By Kathy Ko Chin

As we celebrate Women's History Month, two women are on my mind: Grace Lee Boggs and Yuri Kochiyama.

Both came from immigrant families, like mine, and helped advance the movement to empower women and people of color in our society.

Born in 1915 in Rhode Island to Chinese immigrant parents, Boggs has spent her life advocating for civil and labor rights. The Organization of Chinese Americans honored her with a lifetime achievement award, and she is a member of the National Women's Hall of Fame. Just last year, at 98, she was still promoting a recent book: "The Next American Revolution: Sustainable Activism for the Twenty-First Century."

Kochiyama was born in 1921 in California to Japanese immigrant parents. After Pearl Harbor, her father was arrested and imprisoned for a month, where he was denied medical care. He died a few days after being released. Shortly thereafter, Kochiyama and the rest of her family were forced into an internment camp.

An activist for decades, Kochiyama was an associate of Malcolm X -- she was even with him in the Audubon Ballroom when he was gunned down. She cradled his bleeding body in her arms.

An advocate of Puerto Rican independence, she also campaigns for nuclear disarmament and stands up for Asian-Americans and women's rights.

Boggs and Kochiyama inspired me to dedicate myself to the cause of immigrant women.

Often at the margins, immigrant women are among the most exploited in our society. Toiling many hours in our factories, homes, fields and restaurants, many immigrant women cling to the lowest rungs of the economic ladder. They are often targets of discrimination and sexual violence in the workplace.

Many undocumented immigrant women are isolated and afraid. They often fear reporting the abuses they encounter because they could lose their jobs or, even worse, get deported and separated from their children.

Plus, many do not have access to decent health care. The Affordable Care Act excludes undocumented immigrants from coverage. And it keeps in place policies that lock out hard-working immigrants from the same affordable health care programs their tax-dollars support.

These inequities are why I advocate so strongly for immigration reform -- an issue that demands action from President Obama. While the Senate has answered such demands, now is the time for the House to do its part.

Just any bill will not do, however. We need immigration reform that is fair and puts all Americans -- both aspiring and native-born alike -- on a healthy path. Equal access to health insurance must be part of that equation.

As we celebrate women of character, courage and commitment this Women's History Month, let us not forgot the many faceless, voiceless immigrant women who sacrifice for their families and our country every day.

In the footsteps of Grace Lee Boggs and Yuri Kochiyama, let's not let yet another year go by without making comprehensive immigration reform a reality.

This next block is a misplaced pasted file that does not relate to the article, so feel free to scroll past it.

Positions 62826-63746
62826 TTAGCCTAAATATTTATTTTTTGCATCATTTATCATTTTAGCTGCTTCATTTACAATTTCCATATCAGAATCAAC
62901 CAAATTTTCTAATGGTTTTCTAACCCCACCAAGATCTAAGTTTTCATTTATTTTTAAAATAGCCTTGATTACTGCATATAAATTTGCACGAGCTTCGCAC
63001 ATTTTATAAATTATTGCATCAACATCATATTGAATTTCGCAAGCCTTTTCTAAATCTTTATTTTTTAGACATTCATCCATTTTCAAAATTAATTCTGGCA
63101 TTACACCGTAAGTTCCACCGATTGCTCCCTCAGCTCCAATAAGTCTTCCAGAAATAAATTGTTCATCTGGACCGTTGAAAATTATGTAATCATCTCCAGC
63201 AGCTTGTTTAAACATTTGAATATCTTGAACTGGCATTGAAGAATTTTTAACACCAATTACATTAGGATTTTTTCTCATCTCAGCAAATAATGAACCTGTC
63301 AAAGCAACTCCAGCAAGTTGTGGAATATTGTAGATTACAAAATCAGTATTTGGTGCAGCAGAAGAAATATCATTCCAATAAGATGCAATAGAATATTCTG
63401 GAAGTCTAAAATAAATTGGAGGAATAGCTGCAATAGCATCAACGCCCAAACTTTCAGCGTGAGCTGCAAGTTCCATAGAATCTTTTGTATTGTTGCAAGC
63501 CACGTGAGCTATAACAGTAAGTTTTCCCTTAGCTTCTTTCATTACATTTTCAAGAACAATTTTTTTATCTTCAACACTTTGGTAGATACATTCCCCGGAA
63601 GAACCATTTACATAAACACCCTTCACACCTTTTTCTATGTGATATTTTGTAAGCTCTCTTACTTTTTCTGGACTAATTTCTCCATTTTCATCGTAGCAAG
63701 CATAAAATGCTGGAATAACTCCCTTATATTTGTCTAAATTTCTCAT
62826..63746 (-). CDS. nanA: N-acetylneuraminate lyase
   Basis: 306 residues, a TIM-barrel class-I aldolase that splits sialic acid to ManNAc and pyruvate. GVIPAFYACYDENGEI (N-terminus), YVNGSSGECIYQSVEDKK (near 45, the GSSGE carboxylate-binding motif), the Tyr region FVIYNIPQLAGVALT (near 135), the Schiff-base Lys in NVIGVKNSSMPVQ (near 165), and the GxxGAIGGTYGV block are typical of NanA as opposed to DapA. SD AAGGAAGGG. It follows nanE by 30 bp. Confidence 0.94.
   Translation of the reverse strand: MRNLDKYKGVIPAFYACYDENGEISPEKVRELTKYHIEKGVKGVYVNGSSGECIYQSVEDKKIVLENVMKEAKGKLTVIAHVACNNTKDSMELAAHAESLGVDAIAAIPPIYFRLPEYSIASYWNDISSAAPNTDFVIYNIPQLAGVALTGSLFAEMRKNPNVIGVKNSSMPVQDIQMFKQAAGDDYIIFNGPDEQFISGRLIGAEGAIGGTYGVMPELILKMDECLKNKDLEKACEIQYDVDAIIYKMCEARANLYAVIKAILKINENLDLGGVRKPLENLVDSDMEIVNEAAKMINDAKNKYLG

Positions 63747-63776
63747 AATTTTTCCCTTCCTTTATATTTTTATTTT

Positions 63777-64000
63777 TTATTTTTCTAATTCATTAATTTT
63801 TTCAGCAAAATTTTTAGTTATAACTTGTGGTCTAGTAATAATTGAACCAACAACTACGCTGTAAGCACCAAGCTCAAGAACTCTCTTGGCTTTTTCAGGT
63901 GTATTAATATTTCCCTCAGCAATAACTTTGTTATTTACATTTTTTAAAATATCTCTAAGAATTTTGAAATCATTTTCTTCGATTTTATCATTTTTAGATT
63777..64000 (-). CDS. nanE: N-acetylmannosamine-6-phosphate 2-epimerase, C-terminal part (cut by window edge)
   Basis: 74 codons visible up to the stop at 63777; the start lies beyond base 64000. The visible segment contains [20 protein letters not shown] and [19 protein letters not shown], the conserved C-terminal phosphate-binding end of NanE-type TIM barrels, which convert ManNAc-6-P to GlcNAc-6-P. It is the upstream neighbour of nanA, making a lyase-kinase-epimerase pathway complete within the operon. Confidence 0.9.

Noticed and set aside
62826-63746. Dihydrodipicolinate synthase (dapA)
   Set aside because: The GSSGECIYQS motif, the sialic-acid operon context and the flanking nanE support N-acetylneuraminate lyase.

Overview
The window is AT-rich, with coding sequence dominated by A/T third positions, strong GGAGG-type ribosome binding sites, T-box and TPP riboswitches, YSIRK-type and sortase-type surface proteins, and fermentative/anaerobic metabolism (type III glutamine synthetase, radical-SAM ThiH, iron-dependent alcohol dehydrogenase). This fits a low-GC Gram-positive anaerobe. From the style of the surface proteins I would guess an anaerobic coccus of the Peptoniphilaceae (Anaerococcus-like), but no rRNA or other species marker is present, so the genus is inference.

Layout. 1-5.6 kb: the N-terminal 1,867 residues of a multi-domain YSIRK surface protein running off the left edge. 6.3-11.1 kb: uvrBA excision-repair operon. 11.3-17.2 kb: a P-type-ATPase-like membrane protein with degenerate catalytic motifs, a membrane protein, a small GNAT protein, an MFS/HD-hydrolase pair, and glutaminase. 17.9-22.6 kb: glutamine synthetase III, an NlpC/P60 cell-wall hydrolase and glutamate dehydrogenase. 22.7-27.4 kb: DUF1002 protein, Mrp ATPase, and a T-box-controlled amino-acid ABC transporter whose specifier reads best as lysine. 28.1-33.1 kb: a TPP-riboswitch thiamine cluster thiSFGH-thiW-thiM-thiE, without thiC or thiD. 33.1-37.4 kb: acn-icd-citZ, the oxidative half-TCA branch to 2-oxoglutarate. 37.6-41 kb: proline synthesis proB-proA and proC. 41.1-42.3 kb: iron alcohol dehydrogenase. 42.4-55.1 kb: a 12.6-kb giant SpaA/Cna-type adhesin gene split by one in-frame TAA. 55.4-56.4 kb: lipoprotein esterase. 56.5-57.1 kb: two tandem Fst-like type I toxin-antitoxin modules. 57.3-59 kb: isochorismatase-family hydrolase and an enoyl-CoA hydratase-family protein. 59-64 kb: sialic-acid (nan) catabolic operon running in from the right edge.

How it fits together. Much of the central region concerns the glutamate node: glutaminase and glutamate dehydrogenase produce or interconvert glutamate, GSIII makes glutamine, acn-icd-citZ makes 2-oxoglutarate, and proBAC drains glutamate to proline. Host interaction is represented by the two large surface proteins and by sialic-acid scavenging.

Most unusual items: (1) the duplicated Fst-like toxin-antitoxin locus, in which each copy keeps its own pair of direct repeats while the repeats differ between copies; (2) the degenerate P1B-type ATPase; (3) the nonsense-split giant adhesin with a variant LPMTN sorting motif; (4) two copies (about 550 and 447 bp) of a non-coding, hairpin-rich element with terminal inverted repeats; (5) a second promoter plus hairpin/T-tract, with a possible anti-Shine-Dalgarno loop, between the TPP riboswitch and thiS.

Kathy Ko Chin is president and CEO of the Asian & Pacific Islander American Health Forum, a national social justice organization that works to improve the health of Asian-Americans, Native Hawaiians, Pacific Islanders and other underserved populations. She can be reached at

Copyright Kathy Ko Chin


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Forty years ago the UN General Assembly passed a resolution against "hostile environmental modification techniques...

The beauty and the tragedy of everyday life in a war zone.

By Wendell Berry

Manifesto: The Mad Farmer Liberation Front

Love the quick profit, the annual raise,
vacation with pay. Want more 
of everything ready made. Be afraid 
to know your neighbors and to die.
And you will have a window in your head.
Not even your future will be a mystery 
any more. Your mind will be punched in a card 
and shut away in a little drawer.
When they want you to buy something 
they will call you. When they want you
to die for profit they will let you know. 
So, friends, every day do something
that won’t compute. Love the Lord. 
Love the world. Work for nothing. 
Take all that you have and be poor.
Love someone who does not deserve it. 
Denounce the government and embrace 
the flag. Hope to live in that free 
republic for which it stands. 
Give your approval to all you cannot
understand. Praise ignorance, for what man 
has not encountered he has not destroyed.
Ask the questions that have no answers. 
Invest in the millennium. Plant sequoias.
Say that your main crop is the forest
that you did not plant,
that you will not live to harvest.

Say that the leaves are harvested 
when they have rotted into the mold.
Call that profit. Prophesy such returns.
Put your faith in the two inches of humus 
that will build under the trees
every thousand years.
Listen to carrion—put your ear
close, and hear the faint chattering
of the songs that are to come. 
Expect the end of the world. Laugh. 
Laughter is immeasurable. Be joyful
though you have considered all the facts. 
So long as women do not go cheap 
for power, please women more than men.
Ask yourself: Will this satisfy 
a woman satisfied to bear a child?
Will this disturb the sleep 
of a woman near to giving birth? 
Go with your love to the fields.
Lie easy in the shade. Rest your head 
in her lap. Swear allegiance 
to what is nighest your thoughts.
As soon as the generals and the politicos 
can predict the motions of your mind, 
lose it. Leave it as a sign 
to mark the false trail, the way 
you didn’t go. Be like the fox 
who makes more tracks than necessary, 
some in the wrong direction.
Practice resurrection.

Wendell Berry is a poet, farmer, and environmentalist in Kentucky. This poem, first published in 1973, is reprinted by permission of the author and appears in his “New Collected Poems” (Counterpoint).

Public School Shakedown

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